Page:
With its $50 billion ceiling and 10-year lifecycle, the industry was eagerly awaiting the CIO-SP4, a system designed to revolutionize government acquisition contracts.
Instead, the National Institutes of Health Acquisition and Assessment Center (NITAAC) is facing a backlash due to the last-minute changes to the RFPs. Two trade associations are now calling for NITAAC to move the proposal deadline back and to have the contracting office reengage with bidders to discuss the changes.
According to an article in the Federal News Network:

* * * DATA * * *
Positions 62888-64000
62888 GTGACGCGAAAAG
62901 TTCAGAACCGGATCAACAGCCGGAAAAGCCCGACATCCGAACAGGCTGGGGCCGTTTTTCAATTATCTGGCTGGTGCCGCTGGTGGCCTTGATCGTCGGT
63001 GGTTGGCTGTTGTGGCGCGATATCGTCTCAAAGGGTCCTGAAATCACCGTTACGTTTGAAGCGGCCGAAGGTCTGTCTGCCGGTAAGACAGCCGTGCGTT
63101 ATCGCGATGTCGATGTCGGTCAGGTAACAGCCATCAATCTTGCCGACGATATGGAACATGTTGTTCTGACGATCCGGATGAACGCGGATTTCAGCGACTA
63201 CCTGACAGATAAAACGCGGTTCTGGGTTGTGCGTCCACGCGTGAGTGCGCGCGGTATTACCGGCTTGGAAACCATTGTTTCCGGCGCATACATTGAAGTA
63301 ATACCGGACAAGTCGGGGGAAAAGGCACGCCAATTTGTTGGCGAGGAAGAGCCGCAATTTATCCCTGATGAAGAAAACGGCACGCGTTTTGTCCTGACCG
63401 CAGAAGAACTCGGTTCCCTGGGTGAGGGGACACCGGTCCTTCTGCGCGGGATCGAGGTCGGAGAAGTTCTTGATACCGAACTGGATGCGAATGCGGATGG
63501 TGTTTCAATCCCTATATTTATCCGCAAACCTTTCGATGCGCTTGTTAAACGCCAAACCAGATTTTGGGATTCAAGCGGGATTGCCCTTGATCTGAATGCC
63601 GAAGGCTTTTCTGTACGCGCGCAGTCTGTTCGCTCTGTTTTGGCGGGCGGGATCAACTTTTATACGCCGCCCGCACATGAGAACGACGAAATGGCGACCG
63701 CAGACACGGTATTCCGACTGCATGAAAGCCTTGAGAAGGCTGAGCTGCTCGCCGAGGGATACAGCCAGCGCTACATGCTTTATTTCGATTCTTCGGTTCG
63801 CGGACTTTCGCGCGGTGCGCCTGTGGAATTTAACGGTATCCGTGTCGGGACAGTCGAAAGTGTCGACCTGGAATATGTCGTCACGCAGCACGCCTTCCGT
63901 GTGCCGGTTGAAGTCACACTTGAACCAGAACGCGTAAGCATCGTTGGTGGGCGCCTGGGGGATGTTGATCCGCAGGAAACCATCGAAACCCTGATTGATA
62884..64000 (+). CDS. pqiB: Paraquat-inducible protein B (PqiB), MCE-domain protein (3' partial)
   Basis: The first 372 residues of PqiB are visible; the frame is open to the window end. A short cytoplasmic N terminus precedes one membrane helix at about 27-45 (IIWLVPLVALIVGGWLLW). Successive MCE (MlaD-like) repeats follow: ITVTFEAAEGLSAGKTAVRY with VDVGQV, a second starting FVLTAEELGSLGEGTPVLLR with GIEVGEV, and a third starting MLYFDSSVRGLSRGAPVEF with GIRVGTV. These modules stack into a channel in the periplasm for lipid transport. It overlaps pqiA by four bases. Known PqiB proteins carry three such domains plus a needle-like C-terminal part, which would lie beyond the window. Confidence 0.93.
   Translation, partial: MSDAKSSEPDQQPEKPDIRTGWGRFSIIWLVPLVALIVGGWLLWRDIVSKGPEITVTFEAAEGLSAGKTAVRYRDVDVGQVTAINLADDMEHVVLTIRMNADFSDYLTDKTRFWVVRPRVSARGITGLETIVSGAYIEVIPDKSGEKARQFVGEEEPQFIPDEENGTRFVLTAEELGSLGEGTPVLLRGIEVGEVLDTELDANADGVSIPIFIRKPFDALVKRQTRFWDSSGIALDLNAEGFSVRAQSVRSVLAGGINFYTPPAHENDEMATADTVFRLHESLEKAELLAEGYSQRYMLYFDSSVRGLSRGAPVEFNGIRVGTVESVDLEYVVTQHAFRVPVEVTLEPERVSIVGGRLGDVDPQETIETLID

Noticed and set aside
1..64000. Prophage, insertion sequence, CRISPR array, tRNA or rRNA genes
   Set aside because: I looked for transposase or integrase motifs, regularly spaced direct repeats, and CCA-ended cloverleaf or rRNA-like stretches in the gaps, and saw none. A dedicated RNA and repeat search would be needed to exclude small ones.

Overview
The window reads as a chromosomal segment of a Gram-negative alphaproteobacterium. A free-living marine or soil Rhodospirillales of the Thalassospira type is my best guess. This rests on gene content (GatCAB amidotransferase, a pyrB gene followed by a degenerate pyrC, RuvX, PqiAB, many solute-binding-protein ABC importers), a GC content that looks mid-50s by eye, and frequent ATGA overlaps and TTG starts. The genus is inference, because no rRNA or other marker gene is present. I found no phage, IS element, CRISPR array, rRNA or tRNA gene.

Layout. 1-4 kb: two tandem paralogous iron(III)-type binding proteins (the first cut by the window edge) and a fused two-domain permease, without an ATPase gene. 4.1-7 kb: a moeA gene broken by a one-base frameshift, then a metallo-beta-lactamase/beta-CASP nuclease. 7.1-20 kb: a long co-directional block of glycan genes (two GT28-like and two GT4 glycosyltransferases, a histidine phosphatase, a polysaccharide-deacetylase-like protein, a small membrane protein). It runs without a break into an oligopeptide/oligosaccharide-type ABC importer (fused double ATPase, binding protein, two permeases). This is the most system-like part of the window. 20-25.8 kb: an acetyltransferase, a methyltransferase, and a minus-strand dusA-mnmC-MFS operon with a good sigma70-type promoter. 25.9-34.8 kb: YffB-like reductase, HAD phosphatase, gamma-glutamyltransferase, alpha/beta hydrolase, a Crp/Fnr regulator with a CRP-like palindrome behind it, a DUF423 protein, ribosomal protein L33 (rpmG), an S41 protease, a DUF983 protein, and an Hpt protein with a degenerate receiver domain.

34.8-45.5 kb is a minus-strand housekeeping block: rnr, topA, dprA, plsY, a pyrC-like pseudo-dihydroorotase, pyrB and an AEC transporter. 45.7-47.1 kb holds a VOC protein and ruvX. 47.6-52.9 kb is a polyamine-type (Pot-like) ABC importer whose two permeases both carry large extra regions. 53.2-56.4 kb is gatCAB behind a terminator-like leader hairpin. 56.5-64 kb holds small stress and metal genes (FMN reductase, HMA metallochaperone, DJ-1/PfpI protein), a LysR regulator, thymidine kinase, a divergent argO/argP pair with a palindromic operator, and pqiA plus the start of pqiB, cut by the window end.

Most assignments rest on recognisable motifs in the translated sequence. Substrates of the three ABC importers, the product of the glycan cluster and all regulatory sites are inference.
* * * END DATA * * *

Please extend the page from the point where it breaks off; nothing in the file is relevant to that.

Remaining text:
“When you have an RFP that comes out as final on May 25 and then on June 22, provide amendment three and on June 24, provide an amendment four, you’re changing the goal line for a lot of these companies, and who have used the past interactions over the last year or so with NITAAC in the draft RFP stage of the game to really structure their approach, and then basically a few days before the due date, you tell them that they no longer have to be saddled with that approach, they could actually change it up a bit, that is not the consistency that contractors need and look for from a government customer,” said Stephanie Kostro, the Professional Services Council’s executive vice president for policy, on the Federal Drive with Tom Temin. “People were excited to have the final RFP come out, but it was really a surprise in many ways. One additional aspect that I think listeners might be interested in is that during a Q&A session, prospective vendors or prospective offers submit questions to a government customer, and they hopefully will get a response. What NITAAC did in releasing responses is they combined questions. So if you’re a prospective offer, and you’re looking for an answer to your question, it’s combined with another company’s question, it may not be answered fully, it may not be answered at all, but NITAAC thinks it was. There was a lot of confusion. The final point I would make is that the RFP itself, even with all of these amendments, remains internally inconsistent regarding requirements. What’s allowable, what’s not?”